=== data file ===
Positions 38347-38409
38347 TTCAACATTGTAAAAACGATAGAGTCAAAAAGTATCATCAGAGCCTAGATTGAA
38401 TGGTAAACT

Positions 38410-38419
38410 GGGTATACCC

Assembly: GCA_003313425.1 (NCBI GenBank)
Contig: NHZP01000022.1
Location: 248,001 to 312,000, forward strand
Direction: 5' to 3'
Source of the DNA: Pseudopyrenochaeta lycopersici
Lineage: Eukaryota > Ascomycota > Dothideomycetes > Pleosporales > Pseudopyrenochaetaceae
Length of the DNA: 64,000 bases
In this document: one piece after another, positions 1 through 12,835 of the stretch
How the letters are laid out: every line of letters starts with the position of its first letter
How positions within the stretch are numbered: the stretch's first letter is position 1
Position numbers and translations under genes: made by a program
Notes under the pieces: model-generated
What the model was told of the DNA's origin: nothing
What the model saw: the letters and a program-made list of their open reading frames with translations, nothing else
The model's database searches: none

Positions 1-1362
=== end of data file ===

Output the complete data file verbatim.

Positions 38347-38409
38347 TTCAACATTGTAAAAACGATAGAGTCAAAAAGTATCATCAGAGCCTAGATTGAA
38401 TGGTAAACT

Positions 38410-38419
38410 GGGTATACCC

Assembly: GCA_003313425.1 (NCBI GenBank)
Contig: NHZP01000022.1
Location: 248,001 to 312,000, forward strand
Direction: 5' to 3'
Source of the DNA: Pseudopyrenochaeta lycopersici
Lineage: Eukaryota > Ascomycota > Dothideomycetes > Pleosporales > Pseudopyrenochaetaceae
Length of the DNA: 64,000 bases
In this document: one piece after another, positions 1 through 12,835 of the stretch
How the letters are laid out: every line of letters starts with the position of its first letter
How positions within the stretch are numbered: the stretch's first letter is position 1
Position numbers and translations under genes: made by a program
Notes under the pieces: model-generated
What the model was told of the DNA's origin: nothing
What the model saw: the letters and a program-made list of their open reading frames with translations, nothing else
The model's database searches: none

Positions 1-1362